Monday, July 8, 2019

#SheCanSTEM: Meet Cynthia Jones

MLGW has 2770 employees; 752 (27%) are women. Of the 752 women, 143 (19%) hold STEM positions. On the second Tuesday of every month, we will introduce you to a different woman working in STEM at MLGW.

Cynthia Jones is MLGW’s Manager of Client Services. Her STEM journey began after winning a mathematics competition from a national mathematics journal.  Although she majored in math and science in high school, she became hooked on technology after taking a programming class in college and continued on that path to become a technology project manager.

We asked Cynthia a few questions to get to know her better.

What do you do in your current position?

As the Manager of Client Services, I manage a team of Business Account Executives who serve as the liaison between the Information Technology Division and the MLGW Senior Leadership team.  Client Services is the advocacy arm with the primary goal of expediting resolutions to business needs.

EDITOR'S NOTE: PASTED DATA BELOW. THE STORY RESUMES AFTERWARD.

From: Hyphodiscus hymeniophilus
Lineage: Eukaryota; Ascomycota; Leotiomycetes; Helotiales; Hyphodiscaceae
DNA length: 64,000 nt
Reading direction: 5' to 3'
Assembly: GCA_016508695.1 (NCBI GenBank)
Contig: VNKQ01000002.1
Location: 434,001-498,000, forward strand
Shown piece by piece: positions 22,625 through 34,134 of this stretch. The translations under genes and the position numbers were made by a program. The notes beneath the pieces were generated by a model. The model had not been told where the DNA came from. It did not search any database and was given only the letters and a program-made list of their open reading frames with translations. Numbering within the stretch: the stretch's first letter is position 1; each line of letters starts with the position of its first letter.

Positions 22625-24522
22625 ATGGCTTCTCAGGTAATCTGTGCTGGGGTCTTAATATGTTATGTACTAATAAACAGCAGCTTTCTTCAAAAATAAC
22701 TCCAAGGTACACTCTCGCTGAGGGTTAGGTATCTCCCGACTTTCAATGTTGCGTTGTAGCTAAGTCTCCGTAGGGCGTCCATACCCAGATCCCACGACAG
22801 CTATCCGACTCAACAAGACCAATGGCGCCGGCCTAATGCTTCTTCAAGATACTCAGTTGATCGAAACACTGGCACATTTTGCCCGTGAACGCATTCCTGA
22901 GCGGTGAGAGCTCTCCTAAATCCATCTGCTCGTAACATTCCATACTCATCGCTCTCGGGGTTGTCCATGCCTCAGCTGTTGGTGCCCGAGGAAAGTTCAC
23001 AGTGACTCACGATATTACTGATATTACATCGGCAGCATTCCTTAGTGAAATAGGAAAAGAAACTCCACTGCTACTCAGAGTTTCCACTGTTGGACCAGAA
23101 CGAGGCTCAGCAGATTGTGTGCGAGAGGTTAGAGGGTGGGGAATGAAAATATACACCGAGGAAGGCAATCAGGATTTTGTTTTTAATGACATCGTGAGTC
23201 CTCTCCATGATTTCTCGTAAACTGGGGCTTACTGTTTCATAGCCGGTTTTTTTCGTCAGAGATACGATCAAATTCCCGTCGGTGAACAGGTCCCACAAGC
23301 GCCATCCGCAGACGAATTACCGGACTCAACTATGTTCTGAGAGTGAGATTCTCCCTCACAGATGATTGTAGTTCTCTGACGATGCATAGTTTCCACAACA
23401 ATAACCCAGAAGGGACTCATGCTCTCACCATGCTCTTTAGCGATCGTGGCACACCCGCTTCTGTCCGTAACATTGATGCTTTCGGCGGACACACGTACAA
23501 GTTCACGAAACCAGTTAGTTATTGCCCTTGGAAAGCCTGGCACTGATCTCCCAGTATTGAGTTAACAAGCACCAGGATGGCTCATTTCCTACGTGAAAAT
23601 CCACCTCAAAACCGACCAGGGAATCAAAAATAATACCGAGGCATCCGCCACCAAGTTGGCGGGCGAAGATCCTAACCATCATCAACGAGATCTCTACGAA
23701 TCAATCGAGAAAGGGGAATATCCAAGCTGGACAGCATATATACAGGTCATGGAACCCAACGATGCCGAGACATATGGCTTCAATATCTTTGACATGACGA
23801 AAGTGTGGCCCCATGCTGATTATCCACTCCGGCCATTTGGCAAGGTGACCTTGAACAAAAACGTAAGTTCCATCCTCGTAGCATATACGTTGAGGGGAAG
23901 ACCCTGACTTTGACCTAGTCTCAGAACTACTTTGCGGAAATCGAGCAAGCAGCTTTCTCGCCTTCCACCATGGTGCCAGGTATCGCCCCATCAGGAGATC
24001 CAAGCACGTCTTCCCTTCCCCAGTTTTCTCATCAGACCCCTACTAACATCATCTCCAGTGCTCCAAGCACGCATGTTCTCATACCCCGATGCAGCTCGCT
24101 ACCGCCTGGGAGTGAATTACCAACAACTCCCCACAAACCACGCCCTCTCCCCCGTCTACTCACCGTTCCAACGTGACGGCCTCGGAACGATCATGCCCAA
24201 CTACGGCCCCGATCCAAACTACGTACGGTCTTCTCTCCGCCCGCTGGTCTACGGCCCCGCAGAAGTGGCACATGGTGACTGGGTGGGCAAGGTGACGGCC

Have you held other STEM positions within the company?

Previously, as Supervisor of Data Analytics and Software Integration, I was responsible for managing a team of web and mobile software developers, a team responsible for business intelligence, and a team of software specialist who purchased third party software for various departments at MLGW. 

What's interesting or cool about what you do?

I am exposed to many emerging technologies so I get to sample a vast array of technologies and how they would benefit our customers.

Why would you encourage girls to pursue STEM careers?

When I first started in this field, there were very few women in the industry so opportunities for upward mobility were a major challenge.  However, once the glass ceiling was broken, I began to see several women excel and more importantly, have input into the direction of technology.  Although statistically the numbers still indicate a gap, we can continue to make gains in the STEM field and be an influential force.

What advice would you give your younger self?

I would advise my younger self to remain true to my passion.  I originally started my college career in technology but felt out-of-place since there were few females in my major.  I changed my major and pursued what I thought was a more "acceptable" profession.  However, I quickly became bored with the lack of challenge and returned to my first love, technology. 

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